A lot of give and take.

Sometimes I give my sleep away.  Sometimes I grab my sleep and hold on to it for dear life.

Because the truth is, I don’t live in a perfect world.  There is no such thing.  Also, there is no such thing as a perfect pseudo-pancreas.

I’m real.  My decisions are real.  And so far, every time, it’s always worked out in the end.

I have to lean on that. 

And know that in most cases…my best is good enough.

Sunday, March 23, 2014

Defusing the bomb.

 Last month, L’s Diabetic Life was in turmoil.  It seemed like an angry tiger materialized out of thin air atop his blood sugar monitor.  The numbers were stubborn, scary and impossible to tame.

Breakfast was by far the worst.  It was like the dawn phenomenon on steroids. 

He’d eat breakfast, spike to the moon, and then dive.  Dive to the depths of the deepest ocean…all in the span of say, two hours.

To be clear, I’m no novice when it comes to dawn phenomenon or breakfast spikes.  But there was like an eternal black cloud over every one of my old tricks.  Nothing was working and for the first time in a LONG time, diabetes was actually affecting L’s life.  It all just snuck up on us, quietly enough that I didn't take it too seriously.  I simply started putting out fires as each one flared up. 

But then it all came to a head.

He was off.  As if a marionette, his blood sugars seemed to control his limbs.  Even worse, his brain was muddy, he couldn’t concentrate.

“Mom, my fingers are shaky and my body doesn’t feel right.”

He would wander the classroom completely in his own world.  Trying to figure out what he was feeling.  Was he low?  Was he high?  He didn’t know.  All he knew was something was so way off, it was reason for concern.  He checked his sugar so many times during the day, he was becoming obsessed.  Usually food or insulin would fix the feelings…but in this instance, it seemed there was no quick fix to what was happening.

The Friday a few weeks ago was the last straw.

“Mom, I can’t concentrate because my body keeps telling me something is wrong.  My stomach feels shaky.  Can you pick me up?”

That day his numbers spiked to the high 500’s and then an hour later he was in the 40’s with a million units on board.  I picked him up from school.  That was huge.  I don’t leave work to pick my boys up from school for diabetes unless it’s a big deal.  This was a big deal.

I called the Endo.  Pre-bolusing.  Super-bolusing.  Rage-bolusing.  Nothing was working.  Do I raise the insulin to carb ratio for breakfast?  But he’s spiking and then dropping dangerously low.  How would more insulin fix that?  Does he need more basal prior to breakfast?  There were like a hundred scenarios running through my head.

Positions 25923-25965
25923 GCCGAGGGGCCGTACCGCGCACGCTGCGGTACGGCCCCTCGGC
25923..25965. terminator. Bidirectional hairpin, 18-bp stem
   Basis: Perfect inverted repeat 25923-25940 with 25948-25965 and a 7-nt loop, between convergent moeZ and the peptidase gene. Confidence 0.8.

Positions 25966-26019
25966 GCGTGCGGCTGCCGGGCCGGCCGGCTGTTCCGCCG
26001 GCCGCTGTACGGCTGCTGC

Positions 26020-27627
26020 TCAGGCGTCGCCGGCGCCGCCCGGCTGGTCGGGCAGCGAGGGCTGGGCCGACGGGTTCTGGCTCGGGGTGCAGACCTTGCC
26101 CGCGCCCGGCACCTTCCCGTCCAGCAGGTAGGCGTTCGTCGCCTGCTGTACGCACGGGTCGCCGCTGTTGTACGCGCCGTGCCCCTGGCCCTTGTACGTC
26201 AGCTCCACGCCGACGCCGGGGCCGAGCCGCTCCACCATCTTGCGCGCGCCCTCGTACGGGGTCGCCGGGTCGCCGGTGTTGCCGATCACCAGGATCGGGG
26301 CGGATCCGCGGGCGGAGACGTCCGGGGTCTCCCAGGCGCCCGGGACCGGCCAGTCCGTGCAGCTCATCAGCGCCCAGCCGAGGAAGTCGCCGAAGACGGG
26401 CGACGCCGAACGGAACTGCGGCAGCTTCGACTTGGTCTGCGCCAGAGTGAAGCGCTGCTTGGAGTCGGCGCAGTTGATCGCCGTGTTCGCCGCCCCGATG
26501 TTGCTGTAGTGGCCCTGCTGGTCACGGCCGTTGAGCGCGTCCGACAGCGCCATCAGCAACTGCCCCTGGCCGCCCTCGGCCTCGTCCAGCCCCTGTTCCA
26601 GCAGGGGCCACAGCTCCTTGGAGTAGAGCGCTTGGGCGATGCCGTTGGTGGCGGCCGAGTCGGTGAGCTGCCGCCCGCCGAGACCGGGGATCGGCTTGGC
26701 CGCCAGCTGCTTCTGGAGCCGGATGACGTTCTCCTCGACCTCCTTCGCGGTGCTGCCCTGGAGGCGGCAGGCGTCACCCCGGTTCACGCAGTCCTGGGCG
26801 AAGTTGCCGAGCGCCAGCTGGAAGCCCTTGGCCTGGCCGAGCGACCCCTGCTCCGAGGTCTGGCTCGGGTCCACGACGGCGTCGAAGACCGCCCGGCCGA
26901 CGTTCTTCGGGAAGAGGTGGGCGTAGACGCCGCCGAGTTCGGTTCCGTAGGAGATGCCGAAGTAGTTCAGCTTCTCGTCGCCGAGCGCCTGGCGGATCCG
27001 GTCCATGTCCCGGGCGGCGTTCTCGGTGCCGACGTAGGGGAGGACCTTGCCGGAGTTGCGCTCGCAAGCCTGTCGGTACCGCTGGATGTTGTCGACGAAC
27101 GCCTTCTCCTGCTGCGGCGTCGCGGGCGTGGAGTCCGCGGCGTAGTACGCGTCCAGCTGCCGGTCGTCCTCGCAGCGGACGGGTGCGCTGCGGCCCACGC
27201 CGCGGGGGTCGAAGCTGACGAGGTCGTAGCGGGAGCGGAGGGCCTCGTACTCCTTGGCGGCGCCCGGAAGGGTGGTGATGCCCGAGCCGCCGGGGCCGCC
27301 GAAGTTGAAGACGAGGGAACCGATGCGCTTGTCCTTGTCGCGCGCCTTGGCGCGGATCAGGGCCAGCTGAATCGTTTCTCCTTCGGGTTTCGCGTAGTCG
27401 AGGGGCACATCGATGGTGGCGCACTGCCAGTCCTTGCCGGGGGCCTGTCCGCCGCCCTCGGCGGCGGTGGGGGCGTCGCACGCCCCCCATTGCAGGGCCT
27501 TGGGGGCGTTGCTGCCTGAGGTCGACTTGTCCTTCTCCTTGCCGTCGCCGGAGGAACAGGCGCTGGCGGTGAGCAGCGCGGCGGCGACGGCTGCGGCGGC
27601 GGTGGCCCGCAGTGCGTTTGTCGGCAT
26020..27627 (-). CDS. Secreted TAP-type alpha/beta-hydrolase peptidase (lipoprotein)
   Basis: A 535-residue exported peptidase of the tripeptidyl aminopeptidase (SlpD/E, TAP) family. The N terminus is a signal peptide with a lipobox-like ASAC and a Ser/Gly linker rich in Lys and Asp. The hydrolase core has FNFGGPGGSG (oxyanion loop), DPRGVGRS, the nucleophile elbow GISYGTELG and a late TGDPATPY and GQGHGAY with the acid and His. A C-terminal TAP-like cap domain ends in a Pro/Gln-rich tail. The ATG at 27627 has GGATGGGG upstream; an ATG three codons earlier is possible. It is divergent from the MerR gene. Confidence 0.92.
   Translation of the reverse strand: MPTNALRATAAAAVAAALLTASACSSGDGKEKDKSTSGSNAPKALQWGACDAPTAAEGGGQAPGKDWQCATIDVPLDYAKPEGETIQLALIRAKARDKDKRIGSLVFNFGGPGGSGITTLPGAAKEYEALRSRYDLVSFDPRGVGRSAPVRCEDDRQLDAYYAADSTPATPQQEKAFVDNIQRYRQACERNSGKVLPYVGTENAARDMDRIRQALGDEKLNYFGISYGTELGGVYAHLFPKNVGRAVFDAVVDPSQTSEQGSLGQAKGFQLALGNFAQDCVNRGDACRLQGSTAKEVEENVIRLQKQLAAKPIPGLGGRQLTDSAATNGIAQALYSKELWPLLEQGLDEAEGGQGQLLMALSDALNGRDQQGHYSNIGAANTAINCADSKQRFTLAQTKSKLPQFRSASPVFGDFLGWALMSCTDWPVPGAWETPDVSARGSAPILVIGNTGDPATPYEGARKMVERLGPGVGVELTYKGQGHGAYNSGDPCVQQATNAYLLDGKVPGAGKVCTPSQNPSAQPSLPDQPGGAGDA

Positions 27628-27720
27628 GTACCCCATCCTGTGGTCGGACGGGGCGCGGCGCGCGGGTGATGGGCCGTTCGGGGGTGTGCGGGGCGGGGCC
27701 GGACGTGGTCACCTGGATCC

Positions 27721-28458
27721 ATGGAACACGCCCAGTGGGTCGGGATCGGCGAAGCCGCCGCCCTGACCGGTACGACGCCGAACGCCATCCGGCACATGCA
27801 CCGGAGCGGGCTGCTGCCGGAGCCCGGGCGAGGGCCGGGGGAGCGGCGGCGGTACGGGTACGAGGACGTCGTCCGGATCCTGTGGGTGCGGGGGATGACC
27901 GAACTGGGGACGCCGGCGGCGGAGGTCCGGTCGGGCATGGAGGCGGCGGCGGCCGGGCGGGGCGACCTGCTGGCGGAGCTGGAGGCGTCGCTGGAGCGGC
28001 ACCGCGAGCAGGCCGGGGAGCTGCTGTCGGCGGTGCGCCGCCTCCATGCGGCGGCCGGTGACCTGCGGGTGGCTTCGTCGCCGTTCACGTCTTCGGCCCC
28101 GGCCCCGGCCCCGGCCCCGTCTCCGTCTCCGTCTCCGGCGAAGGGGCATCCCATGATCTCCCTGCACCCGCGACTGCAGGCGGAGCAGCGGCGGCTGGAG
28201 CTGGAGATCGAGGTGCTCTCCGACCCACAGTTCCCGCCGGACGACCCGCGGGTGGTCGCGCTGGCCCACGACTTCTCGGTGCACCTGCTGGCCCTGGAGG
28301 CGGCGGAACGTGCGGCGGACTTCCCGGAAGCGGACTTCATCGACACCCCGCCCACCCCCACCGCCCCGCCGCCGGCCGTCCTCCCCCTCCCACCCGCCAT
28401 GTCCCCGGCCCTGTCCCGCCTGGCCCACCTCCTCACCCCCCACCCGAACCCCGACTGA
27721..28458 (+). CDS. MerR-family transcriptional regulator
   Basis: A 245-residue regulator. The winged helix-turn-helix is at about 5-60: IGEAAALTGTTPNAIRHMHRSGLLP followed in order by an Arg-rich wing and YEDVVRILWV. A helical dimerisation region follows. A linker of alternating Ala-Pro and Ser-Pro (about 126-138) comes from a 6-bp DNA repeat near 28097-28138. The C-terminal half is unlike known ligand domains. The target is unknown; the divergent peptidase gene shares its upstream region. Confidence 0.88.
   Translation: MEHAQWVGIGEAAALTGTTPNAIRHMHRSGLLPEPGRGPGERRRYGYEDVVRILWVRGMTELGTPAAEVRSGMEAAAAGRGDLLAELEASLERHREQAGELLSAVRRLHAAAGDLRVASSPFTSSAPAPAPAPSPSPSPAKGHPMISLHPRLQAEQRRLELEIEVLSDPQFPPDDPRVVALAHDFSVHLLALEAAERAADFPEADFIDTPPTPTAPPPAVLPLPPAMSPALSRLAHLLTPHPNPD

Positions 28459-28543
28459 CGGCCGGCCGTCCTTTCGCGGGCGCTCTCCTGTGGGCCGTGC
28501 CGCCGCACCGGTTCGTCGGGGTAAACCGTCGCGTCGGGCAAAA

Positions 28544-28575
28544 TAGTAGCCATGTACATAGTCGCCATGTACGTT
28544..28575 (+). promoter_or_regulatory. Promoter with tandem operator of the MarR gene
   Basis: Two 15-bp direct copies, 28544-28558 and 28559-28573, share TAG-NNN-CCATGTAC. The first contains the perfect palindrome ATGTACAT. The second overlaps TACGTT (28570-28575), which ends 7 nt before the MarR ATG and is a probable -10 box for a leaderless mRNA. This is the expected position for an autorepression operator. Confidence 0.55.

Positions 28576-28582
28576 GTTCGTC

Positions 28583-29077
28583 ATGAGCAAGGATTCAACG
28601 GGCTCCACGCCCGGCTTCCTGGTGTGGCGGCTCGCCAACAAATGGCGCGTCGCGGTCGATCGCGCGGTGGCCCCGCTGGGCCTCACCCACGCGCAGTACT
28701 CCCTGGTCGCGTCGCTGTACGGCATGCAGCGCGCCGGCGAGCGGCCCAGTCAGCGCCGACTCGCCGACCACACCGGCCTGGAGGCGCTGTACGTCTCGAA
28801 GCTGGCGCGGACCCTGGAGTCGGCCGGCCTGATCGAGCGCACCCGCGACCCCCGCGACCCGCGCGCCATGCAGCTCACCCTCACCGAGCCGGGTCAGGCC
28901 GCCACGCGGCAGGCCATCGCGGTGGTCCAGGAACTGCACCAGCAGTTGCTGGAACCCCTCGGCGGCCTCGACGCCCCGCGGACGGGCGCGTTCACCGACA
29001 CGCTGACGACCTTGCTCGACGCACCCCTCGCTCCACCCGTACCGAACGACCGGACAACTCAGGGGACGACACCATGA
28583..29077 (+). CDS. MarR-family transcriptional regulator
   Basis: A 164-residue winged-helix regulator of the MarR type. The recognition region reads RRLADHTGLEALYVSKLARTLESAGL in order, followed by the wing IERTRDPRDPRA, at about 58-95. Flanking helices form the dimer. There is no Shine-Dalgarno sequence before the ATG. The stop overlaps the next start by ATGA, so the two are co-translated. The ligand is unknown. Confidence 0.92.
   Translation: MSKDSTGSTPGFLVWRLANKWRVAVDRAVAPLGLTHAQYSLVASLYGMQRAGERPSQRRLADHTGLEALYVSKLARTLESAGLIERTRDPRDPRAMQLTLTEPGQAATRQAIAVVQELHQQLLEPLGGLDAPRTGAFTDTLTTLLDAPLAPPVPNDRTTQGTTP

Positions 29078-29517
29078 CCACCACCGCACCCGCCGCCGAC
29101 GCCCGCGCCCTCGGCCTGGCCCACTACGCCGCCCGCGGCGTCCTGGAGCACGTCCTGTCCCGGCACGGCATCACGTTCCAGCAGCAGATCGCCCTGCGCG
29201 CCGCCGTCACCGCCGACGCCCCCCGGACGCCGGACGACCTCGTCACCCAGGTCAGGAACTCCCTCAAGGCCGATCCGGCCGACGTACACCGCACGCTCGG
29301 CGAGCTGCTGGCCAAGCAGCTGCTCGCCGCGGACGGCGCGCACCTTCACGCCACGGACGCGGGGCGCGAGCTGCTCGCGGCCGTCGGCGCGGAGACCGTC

The Endo suggested a load of changes.  But my swelly brain wondered how I would know which one was fixing the problem if I did them all at once?  Making a decision was never so heart wrenching.  I didn’t see how I would ever be able to fix this for him.  I honestly felt like I was defusing a bomb.  One wrong move and it could all blow up in my face…even worse…blow up in his face.  This was affecting him WAY more than it was affecting me.  I was scared to do the wrong thing…as a mother, I felt more than anything, like a failure.

Ironically, I did end up upping his breakfast insulin…it was soon after I had the epiphany to change his insulin sensitivity too.  It seems since he was waking up so high in the morning, (another issue…3 correction boluses wouldn’t budge him from where he was at night,) it seems the morning correction bolus was too strong and that was what was bottoming him out an hour or two after breakfast.

I upped his nighttime basals a tad and soon he was waking up in range.  Things were better the next two weeks, but not perfect.

And then, like magic…it all ended.

Like honestly, the tiger decided to pack up and park himself somewhere else.

He began going low at night.  I have to do half corrections or things get scary.

He’s not spiking at breakfast anymore, in fact he’s more predictable than ever.

It’s just insane to me that diabetes can come into our lives, throw a tantrum and then go sit in a corner like nothing happened.

It seems the culprit was a growth spurt.  To be fair, it was the most insane growth spurt chaos I’ve ever encountered.  And I’ve encountered a lot.